"Simply breathing in for a count of three and out for five, really slowly and repeating a few times will start to help," she explains.

Breathe through the stress

Kristy Lomas, meditation teacher and founder of The Ki Retreat agrees that deep breathing exercises have the ability to calm the nervous system, reducing the likelihood of anxiety.

"Deep breathing helps you to avoid the fight or flight response," she says.

Try this breathing exercise to help:

Find a place free from distraction. This could be a place in the house, or even a toilet cubicle in work!

If you're unable to lie down, simply sit and relax the body

Place one hand on your stomach and another on your chest. Inhale, taking a deep breath from your stomach. You should feel the hand on your stomach move, and not your chest. Breathe in for a count of 3.

Hold the breath for short pause

Release the breath for a count of 4. As you exhale, imagine that you are releasing all stress and tension from the body. If you wish, you can imagine saying a mantra, such as "Calm" as you exhale.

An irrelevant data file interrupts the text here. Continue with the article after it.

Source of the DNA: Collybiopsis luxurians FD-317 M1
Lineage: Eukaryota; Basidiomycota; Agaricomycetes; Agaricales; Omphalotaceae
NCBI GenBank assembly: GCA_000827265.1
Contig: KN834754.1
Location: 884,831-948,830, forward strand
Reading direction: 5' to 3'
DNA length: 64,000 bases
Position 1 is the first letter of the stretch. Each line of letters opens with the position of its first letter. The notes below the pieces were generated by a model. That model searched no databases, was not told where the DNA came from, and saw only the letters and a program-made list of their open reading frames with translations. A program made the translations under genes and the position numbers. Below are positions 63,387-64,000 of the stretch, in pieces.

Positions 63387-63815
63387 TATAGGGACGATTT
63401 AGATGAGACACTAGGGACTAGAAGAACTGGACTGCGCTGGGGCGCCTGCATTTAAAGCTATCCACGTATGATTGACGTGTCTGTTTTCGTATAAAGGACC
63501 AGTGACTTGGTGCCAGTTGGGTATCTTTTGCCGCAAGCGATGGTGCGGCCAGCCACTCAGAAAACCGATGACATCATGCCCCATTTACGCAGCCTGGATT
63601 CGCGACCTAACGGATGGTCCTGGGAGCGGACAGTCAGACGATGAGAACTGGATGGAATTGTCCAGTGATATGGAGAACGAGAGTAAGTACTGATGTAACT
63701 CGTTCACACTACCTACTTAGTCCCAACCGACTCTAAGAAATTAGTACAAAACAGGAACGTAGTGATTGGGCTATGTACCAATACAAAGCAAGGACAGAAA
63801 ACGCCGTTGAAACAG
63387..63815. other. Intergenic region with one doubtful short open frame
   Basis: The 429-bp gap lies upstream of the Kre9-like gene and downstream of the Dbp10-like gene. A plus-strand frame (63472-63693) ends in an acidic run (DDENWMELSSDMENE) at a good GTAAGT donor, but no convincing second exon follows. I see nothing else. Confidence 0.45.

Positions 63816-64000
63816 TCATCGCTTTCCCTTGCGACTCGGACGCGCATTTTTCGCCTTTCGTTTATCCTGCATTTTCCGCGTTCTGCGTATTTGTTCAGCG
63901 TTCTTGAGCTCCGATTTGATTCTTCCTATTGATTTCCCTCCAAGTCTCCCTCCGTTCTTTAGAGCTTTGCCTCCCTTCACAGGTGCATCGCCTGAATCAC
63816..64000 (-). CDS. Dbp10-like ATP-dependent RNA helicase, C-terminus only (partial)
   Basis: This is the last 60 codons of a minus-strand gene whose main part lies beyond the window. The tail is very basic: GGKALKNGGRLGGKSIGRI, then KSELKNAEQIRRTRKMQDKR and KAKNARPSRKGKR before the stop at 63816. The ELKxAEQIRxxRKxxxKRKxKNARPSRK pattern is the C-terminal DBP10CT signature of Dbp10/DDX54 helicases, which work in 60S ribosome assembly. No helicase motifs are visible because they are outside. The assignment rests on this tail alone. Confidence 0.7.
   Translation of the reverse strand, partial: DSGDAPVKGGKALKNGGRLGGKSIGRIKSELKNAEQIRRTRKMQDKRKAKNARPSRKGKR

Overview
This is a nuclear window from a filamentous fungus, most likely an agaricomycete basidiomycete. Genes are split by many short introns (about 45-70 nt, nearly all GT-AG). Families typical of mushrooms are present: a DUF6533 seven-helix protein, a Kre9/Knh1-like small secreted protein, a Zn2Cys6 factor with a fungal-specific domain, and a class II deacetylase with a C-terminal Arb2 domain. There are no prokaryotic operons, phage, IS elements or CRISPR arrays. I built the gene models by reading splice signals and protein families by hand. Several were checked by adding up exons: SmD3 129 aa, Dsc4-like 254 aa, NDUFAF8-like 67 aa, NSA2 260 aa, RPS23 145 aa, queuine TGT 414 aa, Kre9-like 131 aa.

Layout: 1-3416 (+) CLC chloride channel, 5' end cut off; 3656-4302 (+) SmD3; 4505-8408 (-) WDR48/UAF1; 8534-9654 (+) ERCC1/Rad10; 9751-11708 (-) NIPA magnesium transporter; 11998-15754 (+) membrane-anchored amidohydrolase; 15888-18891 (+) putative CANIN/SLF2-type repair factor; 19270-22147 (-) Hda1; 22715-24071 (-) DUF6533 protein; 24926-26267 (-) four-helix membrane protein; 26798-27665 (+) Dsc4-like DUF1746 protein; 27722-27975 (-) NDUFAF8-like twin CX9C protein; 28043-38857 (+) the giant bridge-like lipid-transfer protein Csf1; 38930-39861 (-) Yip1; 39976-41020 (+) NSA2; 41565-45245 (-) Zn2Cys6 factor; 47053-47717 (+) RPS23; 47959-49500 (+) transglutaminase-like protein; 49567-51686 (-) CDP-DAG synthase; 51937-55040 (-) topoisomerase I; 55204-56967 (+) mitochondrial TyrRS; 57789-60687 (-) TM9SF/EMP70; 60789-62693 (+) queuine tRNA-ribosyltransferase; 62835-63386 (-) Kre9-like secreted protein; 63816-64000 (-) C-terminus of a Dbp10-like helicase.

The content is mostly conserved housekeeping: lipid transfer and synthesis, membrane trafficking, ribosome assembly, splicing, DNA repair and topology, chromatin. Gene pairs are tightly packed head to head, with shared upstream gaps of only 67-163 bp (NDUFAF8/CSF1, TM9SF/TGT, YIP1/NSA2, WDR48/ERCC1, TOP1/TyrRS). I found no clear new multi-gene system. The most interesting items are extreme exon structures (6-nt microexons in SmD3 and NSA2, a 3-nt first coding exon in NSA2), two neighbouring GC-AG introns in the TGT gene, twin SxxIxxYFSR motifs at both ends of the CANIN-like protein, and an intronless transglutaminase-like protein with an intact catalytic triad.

"Another quick tip for helping calm your mind is the 5-4-3-2-1 method," Lomas adds.

"Bring awareness back to your body and the present by simply thinking of and naming

5 things you can see

4 things you can touch

3 things you can hear

2 things you can smell and

1 thing you can taste."

Read more: Are you suffering from RSF (Resting Stress Face)? Here's how to fix it

Perform a 'brain dump'

Another top tip for helping to manage the pre Christmas overwhelm, according to Lomas, is to carry out a 'brain dump".

"We are faced with endless lists of what we need to buy, people we need to see and with this being our first 'normal' Christmas in a couple of years, people are feeling the pressure build up," she explains. "Stress and anxiety are creeping in. A brain dump can help release some of the mental pressure by creating a bullet point list of everything that's on your mind. This may be things we need to do, worries or things completely unrelated."

Watch: Santa's made a list of his top ten Christmas stresses